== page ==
True, the seaside is a hundred miles in any direction; the University Seaside Society flourished in the Seventies solely by offering cut-price trips to Skegness. But, so long as you don't want to go to Warwick Castle, the surroundings comprise Britain at her most seductively picturesque.
So the undergraduate at Warwick who is about to receive a weekend visitor from home has a solution to the problem that he or she inhabits a heritage- free community. Fortunately, half the history of England - together with her finest castle - lies just down the road.
The road in question is the AA's favourite, the A429. It leads to a grand castle. But this medieval masterpiece is Kenilworth, not Warwick. Students of English or history will already be turning their back pages to find Sir Walter Scott's account of Kenilworth as they stride past the Queen and Castle (whose garden benches have, before now, been produced as evidence in unsuccessful prosecutions against skylarking Warwick students).
Instead of Scott's "gigantic porter ... appropriately armed with a heavy club spiked with steel", a couple of polite English Heritage ladies guard the gates these days. But there is no mistaking England's finest castle. Last week, as the sun plunged into the mists that protected the water meadow, momentary blushes from the tired sandstone whisper of centuries of intrigue. In medieval times, all manner of grand plans were hatched at Kenilworth - not the least of them, to build a strong and handsome castle at the heart of England. If ever ruins could be too perfect, these are: the roughest edges of the shattered towers have been smoothed by time to a gaunt serenity.
"The massive ruins of the castle," wrote Scott, "only serve to show what their splendour once was, and to impress upon the musing visitor the transitory value of human possessions and the happiness of those who enjoy a humble lot in virtuous contentment."
A humble lot in virtuous contentment: the life of a Warwick student. For a moment there last week - gazing at the proud skeleton of Kenilworth Castle, its weary walls draping into limpid meadows while a troupe of ravens whisked around lonely turrets - I wished I had studied history.
Simon Calder graduated from Warwick in mathematics in 1978, and paid pounds 2 to see the Damned supporting the Tremeloes in 1976.
The closest station to Warwick University is Coventry. Buses 12, 12A, X10 and X12 run from here to the campus. If driving, note that free parking is available after 4pm and all day at weekends.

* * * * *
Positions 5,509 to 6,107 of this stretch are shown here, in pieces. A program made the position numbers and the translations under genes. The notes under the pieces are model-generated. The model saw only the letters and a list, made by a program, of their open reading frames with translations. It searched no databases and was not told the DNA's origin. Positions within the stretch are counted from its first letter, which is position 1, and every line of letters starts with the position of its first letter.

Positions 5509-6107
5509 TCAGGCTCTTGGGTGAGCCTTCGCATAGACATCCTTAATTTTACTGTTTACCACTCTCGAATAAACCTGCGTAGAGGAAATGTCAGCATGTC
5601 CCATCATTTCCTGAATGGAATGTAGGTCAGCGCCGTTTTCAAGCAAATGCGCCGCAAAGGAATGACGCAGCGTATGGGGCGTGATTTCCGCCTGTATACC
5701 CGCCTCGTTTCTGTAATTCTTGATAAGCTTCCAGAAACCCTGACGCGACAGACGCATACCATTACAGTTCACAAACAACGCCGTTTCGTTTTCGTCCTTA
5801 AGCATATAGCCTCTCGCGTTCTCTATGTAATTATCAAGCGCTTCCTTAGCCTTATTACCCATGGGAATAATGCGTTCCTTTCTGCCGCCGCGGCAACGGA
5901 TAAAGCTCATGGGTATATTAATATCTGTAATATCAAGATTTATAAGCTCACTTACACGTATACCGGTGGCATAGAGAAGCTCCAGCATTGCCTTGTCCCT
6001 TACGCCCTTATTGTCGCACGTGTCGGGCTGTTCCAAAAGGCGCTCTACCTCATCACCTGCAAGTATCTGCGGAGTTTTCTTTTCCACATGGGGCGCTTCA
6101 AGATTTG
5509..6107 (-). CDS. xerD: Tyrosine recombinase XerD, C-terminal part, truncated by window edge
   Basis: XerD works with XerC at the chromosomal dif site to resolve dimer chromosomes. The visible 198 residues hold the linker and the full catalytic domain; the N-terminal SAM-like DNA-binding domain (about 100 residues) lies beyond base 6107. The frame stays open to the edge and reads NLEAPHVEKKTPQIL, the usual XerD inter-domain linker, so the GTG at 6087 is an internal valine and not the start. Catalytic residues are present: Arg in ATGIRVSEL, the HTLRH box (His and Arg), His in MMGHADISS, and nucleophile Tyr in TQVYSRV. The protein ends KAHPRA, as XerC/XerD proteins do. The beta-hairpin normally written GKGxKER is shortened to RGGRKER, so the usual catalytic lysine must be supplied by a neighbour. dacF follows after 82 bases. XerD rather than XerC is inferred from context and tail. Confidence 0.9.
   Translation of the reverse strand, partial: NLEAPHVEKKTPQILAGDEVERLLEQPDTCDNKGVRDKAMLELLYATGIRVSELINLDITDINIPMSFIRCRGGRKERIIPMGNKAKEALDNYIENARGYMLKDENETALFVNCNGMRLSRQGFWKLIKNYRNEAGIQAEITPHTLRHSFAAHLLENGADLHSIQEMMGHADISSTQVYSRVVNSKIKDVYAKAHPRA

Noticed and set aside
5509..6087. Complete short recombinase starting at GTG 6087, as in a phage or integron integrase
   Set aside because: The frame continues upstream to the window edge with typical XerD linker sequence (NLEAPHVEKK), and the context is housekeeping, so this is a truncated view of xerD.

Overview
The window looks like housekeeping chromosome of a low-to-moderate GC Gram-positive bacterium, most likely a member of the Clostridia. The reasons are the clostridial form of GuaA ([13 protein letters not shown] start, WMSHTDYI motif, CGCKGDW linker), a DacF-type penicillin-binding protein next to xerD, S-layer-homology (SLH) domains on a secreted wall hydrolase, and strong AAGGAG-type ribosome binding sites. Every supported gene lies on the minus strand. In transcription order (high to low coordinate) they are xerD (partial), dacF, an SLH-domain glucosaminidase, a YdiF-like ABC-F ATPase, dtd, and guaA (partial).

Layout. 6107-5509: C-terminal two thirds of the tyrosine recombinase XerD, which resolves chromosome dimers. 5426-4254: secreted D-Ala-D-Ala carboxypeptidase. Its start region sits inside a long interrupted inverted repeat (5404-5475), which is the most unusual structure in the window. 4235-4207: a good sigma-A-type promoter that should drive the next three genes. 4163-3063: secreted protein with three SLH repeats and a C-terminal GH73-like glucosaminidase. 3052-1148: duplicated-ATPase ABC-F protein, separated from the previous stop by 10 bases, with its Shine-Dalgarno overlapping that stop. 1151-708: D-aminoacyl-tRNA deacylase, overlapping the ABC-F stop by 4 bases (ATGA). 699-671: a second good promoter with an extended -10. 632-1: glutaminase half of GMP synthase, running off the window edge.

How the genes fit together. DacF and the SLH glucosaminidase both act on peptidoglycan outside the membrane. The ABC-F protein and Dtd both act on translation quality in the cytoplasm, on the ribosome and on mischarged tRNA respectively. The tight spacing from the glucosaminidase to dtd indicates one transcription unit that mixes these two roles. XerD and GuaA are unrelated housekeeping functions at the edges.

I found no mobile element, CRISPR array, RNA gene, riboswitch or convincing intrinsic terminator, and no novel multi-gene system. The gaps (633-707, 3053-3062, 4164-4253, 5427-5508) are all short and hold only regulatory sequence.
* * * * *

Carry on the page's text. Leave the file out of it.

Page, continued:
To rent a holiday flat, call 01203 523936. A five-room flat costs pounds 255 for a week, a six-room flat pounds 275. Accommodation is available from the first week in July to the third week in September.
Warwick is featured in the Radio 4 series "The University", broadcast on Thursdays at 9.30am.
For more information on "Shakespeare Country", the organisation representing Kenilworth, Leamington, Stratford and Warwick, call 01926 404891.
Students: write your way to Australia
Whether you are floundering in the mud of Warwick or lazing on the lawns at Cambridge, you could write your way to a more exotic university city. BT Chargecard and the Independent have joined forces with Rough Guides and Campus Travel to concoct the best-ever student travel writing competition.
To enter, you need not venture any further than your own municipality, because the task is to write a Rough Guide-style account, in no more than 500 words, of the town or city where you study. Send these to the address below, and you are in the running for one of five big prizes:
5. Travel by Eurostar to Paris, and cross to the Sorbonne on the Left Bank (plus pounds 750 spending money).
4. Fly to Bologna, venue for one of the most ancient universities in Europe (plus pounds 750 spending money).
3. Take a trip to Harvard, just across the river from the New England city of Boston (plus pounds 1,000 spending money).
2. Wander over to the West Coast, and bowl up at Berkeley, on the San Francisco bay (plus pounds 1,000 spending money).
1. Surfer's Paradise may sound like an implausible place to graduate, but study's up at Bond University on the Queensland coast of Australia (plus pounds 1,500 spending money).
For guidance on styling your story, BT has set up a special helpline which you can call - at local rates - to hear top tips from Rough Guide writers. Just dial 0345 345004; if you are using a payphone, then you will find it cheaper to make the call with a BT Chargecard than by using cash. Call the freephone number on 0800 345144 to sign up - this is a free call.
Your account, which needs to be accurate and pithy, should be sent to: Write Your Way Around The World, Rough Guides, 1 Mercer Street, London WC2H 9QT, to arrive by 1 March. The results will be announced just before Easter. Ten runners-up will each receive the Rough Guide to Britain. The winners may be commissioned to work on an assignment for Rough Guides, payable at the usual rates.
1. Only students currently registered at UK universities and colleges may apply.
2. Neither employees of Newspaper Publishing, British Telecommunications plc, Campus Travel or Rough Guides, nor their relatives, may enter.
3. Winners will be notified by post by 21 March.
4. Travel arrangements will be made by Campus Travel, and will aim to match the winner's preferred dates of travel. Please note, however, that certain dates may not be available due to heavy booking.
5. The editor's decision is final. No correspondence will be entered into.
6. Usual Newspaper Publishing plc rules apply.Reuse content